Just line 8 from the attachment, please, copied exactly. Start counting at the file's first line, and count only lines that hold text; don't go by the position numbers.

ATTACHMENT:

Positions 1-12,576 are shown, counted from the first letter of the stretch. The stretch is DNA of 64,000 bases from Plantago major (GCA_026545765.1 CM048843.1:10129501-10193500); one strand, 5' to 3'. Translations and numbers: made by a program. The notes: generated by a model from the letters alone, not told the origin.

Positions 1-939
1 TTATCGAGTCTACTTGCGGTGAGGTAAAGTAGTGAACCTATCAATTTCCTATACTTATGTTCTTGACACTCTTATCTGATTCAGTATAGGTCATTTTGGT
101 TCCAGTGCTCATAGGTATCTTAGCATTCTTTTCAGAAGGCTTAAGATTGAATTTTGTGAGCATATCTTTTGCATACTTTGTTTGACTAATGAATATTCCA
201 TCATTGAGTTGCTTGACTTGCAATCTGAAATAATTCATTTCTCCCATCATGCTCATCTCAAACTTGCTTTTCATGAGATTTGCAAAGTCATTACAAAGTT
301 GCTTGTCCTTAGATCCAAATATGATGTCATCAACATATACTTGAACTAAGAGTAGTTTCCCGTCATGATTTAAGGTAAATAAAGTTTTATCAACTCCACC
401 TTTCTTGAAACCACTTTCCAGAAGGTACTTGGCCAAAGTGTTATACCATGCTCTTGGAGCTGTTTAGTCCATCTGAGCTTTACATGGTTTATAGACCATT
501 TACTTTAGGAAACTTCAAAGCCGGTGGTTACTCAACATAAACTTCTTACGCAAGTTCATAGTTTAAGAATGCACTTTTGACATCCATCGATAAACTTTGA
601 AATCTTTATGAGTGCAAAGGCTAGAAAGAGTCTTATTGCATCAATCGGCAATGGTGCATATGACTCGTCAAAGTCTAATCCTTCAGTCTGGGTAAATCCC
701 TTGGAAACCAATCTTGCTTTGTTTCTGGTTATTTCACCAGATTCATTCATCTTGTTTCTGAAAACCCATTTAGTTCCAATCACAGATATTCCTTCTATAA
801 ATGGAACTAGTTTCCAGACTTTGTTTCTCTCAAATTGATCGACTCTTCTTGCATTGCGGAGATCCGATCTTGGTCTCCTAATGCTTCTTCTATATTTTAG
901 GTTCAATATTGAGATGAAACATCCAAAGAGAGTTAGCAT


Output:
501 TACTTTAGGAAACTTCAAAGCCGGTGGTTACTCAACATAAACTTCTTACGCAAGTTCATAGTTTAAGAATGCACTTTTGACATCCATCGATAAACTTTGA